Factor 1 – the burden on the defendant: PerDiemCo argued that litigating anywhere other than the Eastern District of Texas would impose an undue burden. Trimble Inc., WL at *7. However, the district court found that PerDiemCo’s office in Texas was essentially for show since PerDiemCo’s sole employee lived and worked in Washington D.C. Id. Since PerDiemCo filed lawsuits very far away from Washington D.C. and litigating patents away from D.C. is the main operation of PerDiemCo’s business, the Federal Circuit found no burden. Id.

Factor 2 – the forum State’s interest in adjudicating the dispute: The Federal Circuit found that California had an interest in litigating the suit as Tremble resided in California, and the State desires to protect its residents from any frivolous claims of patent infringement. Id. at *8.

Factor 3 – the plaintiff’s interest in obtaining convenient and effective relief: Here, the Federal Circuit found that Trimble had an obvious interest in getting relief from a court in its home forum, where principal employees and documents are. Id.

Factor 4 – the interstate judicial system’s interest in obtaining the most effective resolution of controversies: The Federal Circuit found that even if, as PerDiemCo asserted, a settlement would be the most efficient conflict resolution, both parties could reach a settlement pending litigation in the Northern District of California. Id.

Factor 5 – the shared interest of the several states in furthering fundamental substantive social policies: Given that the same patent laws govern all states, there is no conflict in litigating in the Northern District of California. Id.

Upon the Federal Circuit’s factor weighing, they ultimately decided that PerDiemCo did not show that jurisdiction was unreasonable and reversed the district court’s dismissal, remanding for further proceedings. Id.

Here, PerDiemCo couldn’t “have it their way.” Nothing short of jurisdictional rules so unfair that make litigation so tricky that the party would be severely disadvantaged will defeat asserting personal jurisdiction. Burger King, 471 U.S. at 477. Burger King makes it abundantly clear – if it’s fair, personal jurisdiction is lawful!

[1] U.S. Patent Nos. 8,149,113, 9,319,471, 9,485,314, 9,621,661, 9,680,941, 9,871,874, 9,954,961, 10,021,198, 10,104,189, 10,148,774, 10,171,950.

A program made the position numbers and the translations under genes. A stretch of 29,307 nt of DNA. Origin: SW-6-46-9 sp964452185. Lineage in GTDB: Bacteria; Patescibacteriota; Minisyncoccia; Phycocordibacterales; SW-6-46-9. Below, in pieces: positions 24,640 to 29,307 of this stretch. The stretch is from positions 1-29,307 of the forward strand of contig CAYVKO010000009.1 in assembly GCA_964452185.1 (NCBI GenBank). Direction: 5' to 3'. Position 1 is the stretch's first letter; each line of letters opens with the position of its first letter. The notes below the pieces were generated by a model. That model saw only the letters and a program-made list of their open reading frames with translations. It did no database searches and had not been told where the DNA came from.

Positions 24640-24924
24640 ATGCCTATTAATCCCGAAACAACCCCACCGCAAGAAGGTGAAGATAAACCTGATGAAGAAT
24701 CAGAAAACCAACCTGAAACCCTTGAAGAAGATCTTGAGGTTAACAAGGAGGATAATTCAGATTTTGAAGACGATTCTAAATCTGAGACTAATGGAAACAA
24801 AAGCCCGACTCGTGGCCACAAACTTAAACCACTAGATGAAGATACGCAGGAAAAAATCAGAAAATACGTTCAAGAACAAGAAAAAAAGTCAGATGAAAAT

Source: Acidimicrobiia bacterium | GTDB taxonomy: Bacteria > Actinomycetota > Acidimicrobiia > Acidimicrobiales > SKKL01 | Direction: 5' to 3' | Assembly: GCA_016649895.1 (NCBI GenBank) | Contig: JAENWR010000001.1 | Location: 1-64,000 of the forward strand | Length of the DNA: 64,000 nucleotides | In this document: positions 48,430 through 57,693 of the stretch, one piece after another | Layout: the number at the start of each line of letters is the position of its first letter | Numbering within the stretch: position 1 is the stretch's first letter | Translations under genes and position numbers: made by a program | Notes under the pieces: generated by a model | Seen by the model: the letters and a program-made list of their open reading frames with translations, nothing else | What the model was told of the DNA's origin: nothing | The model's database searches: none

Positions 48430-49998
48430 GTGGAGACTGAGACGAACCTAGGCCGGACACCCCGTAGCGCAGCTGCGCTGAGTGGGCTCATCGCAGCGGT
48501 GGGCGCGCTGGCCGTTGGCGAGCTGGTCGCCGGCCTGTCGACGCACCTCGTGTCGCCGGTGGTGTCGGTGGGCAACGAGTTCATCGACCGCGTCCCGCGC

[2] The factors are: (1) “the burden on the defendant,” (2) “the forum State’s interest in adjudicating the dispute,” (3) “the plaintiff’s interest in obtaining convenient and effective relief,” (4) “the interstate judicial system’s interest in obtaining the most efficient resolution of controversies,” and (5) the “shared interest of the several States in furthering fundamental substantive social policies.” Burger King, 471 U.S. at 477 (quoting World-Wide Volkswagen Corp. v. Woodson, 444 U.S. 286, 292 (1980).

3 thoughts on “Law School Canons: You can’t always “have it your way!”

  1. 1

    Nice writeup Avery.
    P.S. An underlying motivation in these jurisdictional [or venue] challenges is the belief in getting a “home court advantage” for one of the parties. Has anyone ever done a valid statistical study of to what extent there really is a “home court advantage” to a party in a patent case in a federal court?
    [That is, excluding other forum selection advantages. Such as getting the judge in Waco Texas, or getting a “rocket docket” judge, or getting into a district with strict local rules for parent cases requiring prompt specific claim infringement demonstrations against specific products.]

    1. 1.1


      Your question seemed to start off ok, but then you veered into elements that most definitely would be considered as part of any ‘home court advantage’ (in an aspect that cuts both ways), so I cannot tell what point it is that you think you are trying to make.

      Would love to see the author take a more holistic view in regards to the concept of “you can’t always get what you want” and view it from those entities that DO seem to be able to get what they want (and AVOID the ‘risk’ of patent coverage at the same time that they freely — and purposefully — avail themselves of the ‘benefits’ of obtaining profits within States.

      1. 1.1.1

        In case anyone was actually confused, here is one lawfirm’s published definition of “home court advantage.” “[Y]our likelihood of success may be affected by litigating in your competitor’s home court rather than your own. The jury will be selected from the local area where your competitor may be well known and may be a significant employer. Although legally irrelevant in theory,..”